Please click here to view full 2023 ROFFS™ South Season Fishing Forecast as a PDF.
Southern Florida to Cape Hatteras Spring Season Preview 2023: UPDATE ON U.S. EAST COAST GULF STREAM CONDITIONS
By ROFFS™ | James L. W. King
ROFFS™ continues its spring preview series by providing an overall update of the oceanographic conditions during early April for the east coast of the United States from the Florida Keys north to Cape Hatteras, NC including the entire offshore Gulf Stream region. As always, we have used a combination of many different data sets, but mainly sea surface temperature (SST) and ocean color/chlorophyll images. We will discuss these overall ocean conditions for the present spring season and how these conditions may translate to the near future fishing season.
For forecasting short-term oceanographic conditions related to finding fish, ROFFS™ uses real-time direct observations rather than unproven ocean models and longer-term composites. We have learned that evaluating the pre-season conditions, along with regional climate models, provides insight into future seasonal trends for fishing. Experience and understanding of the ocean – atmospheric dynamics is our guide as we have had moderate success in forecasting seasonal trends of fishing productivity based on the stepwise progression in the location of the fishes’ preferred habitat, based on temperature and water color. Please reference our 2023 Bahamas forecast for more in-depth discussion on the environmental and climate indicators that goes into our detailed evaluation of the southeastern United States fishing forecasting analysis (Click Here).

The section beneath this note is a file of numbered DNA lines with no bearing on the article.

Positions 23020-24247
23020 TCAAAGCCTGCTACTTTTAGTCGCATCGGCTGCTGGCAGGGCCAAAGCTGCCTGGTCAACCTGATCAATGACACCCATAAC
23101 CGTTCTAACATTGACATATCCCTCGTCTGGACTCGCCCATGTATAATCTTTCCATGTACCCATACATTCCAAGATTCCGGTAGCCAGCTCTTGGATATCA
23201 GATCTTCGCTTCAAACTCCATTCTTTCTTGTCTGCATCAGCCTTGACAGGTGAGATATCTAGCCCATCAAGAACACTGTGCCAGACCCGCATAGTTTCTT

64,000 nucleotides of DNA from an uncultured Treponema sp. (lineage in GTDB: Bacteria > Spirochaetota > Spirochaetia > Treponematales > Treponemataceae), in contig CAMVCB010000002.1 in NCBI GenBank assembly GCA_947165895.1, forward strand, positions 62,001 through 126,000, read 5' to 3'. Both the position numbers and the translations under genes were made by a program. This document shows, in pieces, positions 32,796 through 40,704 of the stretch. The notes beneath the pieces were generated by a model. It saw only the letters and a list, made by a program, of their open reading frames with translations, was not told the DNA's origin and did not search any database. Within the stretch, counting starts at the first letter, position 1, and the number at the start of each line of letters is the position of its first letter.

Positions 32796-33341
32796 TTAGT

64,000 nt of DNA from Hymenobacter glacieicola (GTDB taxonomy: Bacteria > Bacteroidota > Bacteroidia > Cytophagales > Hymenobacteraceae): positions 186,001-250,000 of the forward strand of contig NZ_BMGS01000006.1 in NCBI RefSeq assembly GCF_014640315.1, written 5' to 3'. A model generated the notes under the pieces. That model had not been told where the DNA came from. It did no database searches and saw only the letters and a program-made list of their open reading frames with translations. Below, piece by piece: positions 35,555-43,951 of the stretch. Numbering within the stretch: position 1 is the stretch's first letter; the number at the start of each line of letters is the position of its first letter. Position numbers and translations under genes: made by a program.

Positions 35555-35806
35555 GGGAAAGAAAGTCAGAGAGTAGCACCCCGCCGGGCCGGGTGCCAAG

Background and Some Observations for 2023
It is important to look at the year-to-year trends including the anomalies to gain insight into the location and condition of the fishes’ preferred habitat compared with previous years. Comparing similar locations and features to last year during the same early April time period we found that the overall SST throughout the southeast was warmer than 2022. A larger amount of warmer (78°F-80°F) water has been observed to the north of the Bahamas compared to 2022 where we had observed a mix of cooler (75°F-79°F) water closer to the ledges off Walker’s Cay. North of Walker’s Cay and the Abaco Islands there are several eddies and dynamic oceanographic features with a lot of unstable conditions. However, the fishing should be improving over the next couple of weeks as larger amounts of darker “blue marlin water” continues to push north of Abaco and Walker’s Cay to the northwest, joining the Gulf Stream.